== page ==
The Wellspring of Hope
The Body and Blood of Christ (Corpus Christi). Fr John Farrell preaches on the meanings of ‘Body of Christ’.
In the Catholic Tradition we use the phrase ‘Body Of Christ’ in three distinct but interconnecting ways. The first and constant use is to refer to Jesus himself, stressing the full humanity of the Incarnate Son of God. He was formed in his mother’s womb, was born and grew. He bodily touched the untouchable leper. He walked through the villages and fields of his native land. He spoke God’s word in a human way. He ate and drank. He suffered, was tortured, murdered and was dead and bodily buried.
But he is no longer dead, but Risen and glorified in his body. He is no longer bound by time and space as we are, and he was in his earthly life. He is alive and with us. He is the Lord actively reigning in his own creation.
The second use of this phrase is to refer to the men and women and children who form the embodying of the life of Jesus in each and every generation. He, the living Lord, is the Head of his Body the Church. By baptism every Christian has the serious vocation of being the embodying of Jesus in the place, situation and time of their own lived life. Through their human bodies they are to make present his kingdom and reveal his presence. No Christian is to say ‘I am here in place of Christ’ but rather ‘In this place where I am, Christ is in this place’.
What is true of the individual is even more vibrantly true of the Body of Christians under the active Headship of the Risen Jesus. Every parish community, or other grouping of Christians, has the on-going duty of being an embodying of Jesus in this particular place and this particular time. It is the uniqueness of each Christian life that is essential in the building up of the Church and the fruitfulness of its mission
But how can we live up to such a calling unless we were constantly nourished by Jesus himself? Hence the third use of the phrase ‘The Body – and Blood – of Christ’ is to refer to the celebration of the Eucharist at the heart of every Christian community. ‘The Eucharist makes the Church, and the Church makes the Eucharist’. The Eucharist is medicinal and healing, it is also a power for mission. Whereas other food is eaten so that it becomes us, with this food which Jesus himself gives us we become him because it is him we are receiving.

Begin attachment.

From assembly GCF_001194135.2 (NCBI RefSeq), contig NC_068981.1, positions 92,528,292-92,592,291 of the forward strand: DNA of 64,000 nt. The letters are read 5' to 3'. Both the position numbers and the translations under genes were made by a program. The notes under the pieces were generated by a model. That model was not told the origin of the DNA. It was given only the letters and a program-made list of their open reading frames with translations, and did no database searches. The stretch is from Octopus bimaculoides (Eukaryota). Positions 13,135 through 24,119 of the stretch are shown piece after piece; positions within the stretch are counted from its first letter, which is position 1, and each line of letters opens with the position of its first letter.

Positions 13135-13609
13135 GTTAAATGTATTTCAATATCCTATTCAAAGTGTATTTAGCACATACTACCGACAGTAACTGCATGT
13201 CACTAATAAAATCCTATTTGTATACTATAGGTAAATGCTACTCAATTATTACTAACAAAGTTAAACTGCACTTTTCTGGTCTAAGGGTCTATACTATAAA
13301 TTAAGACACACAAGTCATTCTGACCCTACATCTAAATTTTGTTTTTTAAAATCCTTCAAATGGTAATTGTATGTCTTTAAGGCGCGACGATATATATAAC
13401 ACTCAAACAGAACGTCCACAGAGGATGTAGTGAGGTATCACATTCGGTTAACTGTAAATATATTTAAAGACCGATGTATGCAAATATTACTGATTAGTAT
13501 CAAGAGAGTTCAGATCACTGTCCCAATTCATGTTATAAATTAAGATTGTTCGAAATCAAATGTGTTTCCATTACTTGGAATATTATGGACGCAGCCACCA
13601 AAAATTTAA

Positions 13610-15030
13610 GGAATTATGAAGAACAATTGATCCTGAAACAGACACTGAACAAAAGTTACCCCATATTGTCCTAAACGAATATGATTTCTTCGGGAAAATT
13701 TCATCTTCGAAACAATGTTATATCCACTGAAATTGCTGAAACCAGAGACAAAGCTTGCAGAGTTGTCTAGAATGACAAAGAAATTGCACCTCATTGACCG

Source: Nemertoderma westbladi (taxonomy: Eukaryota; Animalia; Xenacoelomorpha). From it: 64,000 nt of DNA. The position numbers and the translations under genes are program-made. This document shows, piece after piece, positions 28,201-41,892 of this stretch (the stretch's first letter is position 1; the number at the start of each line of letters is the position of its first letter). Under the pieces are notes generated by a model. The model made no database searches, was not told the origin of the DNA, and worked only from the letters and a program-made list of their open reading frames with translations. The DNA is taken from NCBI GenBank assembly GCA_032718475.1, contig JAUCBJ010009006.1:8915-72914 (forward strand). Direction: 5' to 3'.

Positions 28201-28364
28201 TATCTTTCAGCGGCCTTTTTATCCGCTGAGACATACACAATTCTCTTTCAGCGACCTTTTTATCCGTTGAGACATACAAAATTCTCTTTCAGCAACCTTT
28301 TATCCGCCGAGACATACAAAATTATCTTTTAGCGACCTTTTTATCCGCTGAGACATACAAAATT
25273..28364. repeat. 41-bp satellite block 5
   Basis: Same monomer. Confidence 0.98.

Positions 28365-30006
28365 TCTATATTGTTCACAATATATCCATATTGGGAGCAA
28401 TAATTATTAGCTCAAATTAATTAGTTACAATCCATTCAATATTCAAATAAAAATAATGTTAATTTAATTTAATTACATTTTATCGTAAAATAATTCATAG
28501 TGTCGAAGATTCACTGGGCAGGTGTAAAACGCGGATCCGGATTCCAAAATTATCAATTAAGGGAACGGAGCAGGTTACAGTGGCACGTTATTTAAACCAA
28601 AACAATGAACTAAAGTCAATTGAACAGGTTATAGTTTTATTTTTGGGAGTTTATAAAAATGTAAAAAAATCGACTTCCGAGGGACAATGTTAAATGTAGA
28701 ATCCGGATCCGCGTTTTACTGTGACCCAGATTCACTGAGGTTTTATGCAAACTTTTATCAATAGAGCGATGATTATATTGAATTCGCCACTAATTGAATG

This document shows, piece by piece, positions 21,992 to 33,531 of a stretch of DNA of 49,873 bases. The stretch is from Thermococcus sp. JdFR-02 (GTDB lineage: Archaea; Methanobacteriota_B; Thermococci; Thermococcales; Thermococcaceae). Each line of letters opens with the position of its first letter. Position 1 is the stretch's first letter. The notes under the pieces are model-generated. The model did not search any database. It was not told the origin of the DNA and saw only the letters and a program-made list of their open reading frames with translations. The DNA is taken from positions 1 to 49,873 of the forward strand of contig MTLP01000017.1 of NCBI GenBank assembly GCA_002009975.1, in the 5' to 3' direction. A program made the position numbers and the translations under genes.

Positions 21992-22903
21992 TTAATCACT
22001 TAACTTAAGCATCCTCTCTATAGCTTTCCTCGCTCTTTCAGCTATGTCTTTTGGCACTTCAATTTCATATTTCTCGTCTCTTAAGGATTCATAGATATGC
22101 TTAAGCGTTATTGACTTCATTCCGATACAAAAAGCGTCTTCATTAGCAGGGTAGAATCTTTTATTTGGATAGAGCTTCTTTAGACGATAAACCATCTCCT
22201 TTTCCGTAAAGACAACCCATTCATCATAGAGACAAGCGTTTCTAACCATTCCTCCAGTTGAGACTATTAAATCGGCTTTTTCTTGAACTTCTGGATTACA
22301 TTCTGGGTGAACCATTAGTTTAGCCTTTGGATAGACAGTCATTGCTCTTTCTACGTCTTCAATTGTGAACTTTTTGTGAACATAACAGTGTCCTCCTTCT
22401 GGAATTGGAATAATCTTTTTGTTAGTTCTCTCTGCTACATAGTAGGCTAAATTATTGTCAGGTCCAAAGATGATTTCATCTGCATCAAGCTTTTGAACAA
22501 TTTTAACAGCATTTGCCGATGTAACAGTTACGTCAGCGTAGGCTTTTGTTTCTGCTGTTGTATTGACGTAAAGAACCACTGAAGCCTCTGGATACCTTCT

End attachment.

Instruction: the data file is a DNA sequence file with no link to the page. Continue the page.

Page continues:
So all three meanings come together. That same Jesus we read about in the gospel stories gives himself to us so that we might become him and members one of another in the holy communion and mission of his Church:
As I who am sent by the Father, myself draw life from the Father, so whoever eats me will draw life from me.
This communion and mission is itself embodied in history as the one holy catholic and apostolic church we proclaim in the Creed. We are not just in communion with those we see present in our chapel or work, but with men and women whom we will never meet, speaking languages we will never understand who are praying for us as we are praying for them in the one Body of Christ. And as Jesus is Lord of both the living and the dead, so the dead too form one Body with us.
At the heart of this communion is the sacrifice of Calvary, the broken body and shed blood of Christ’s love for the world. The sacrifice of Calvary cannot be repeated because it has not ceased in its power. It throbs through every atom of creation and every second of time. But Jesus’s priestly work continues. He is the Eternal Priest and the Everlasting Victim. In the sacrifice of the Mass we repeatedly re-enter into his self offering to the Father. In the prayers around the consecration we place our prayers of thanksgiving and of petition for the living and the dead into his one Calvary Prayer. Within our worship of the Body and Blood of the Lord present on the altar, we place our own self-offering of our Christian bodily life.
I appeal to you brethren by the mercies of God to present your bodies as a living sacrifice holy and acceptable to God, which is your spiritual worship. (Rom 12.1)
All our Christian activity is taken up into the Eucharist just as the Eucharist is at the same point the wellspring of our hope and our courage ‘until the Lord comes’. Our daily prayerfulness within Christ includes all creation as we prayer ‘in the name of every creature under heaven’ and as we pray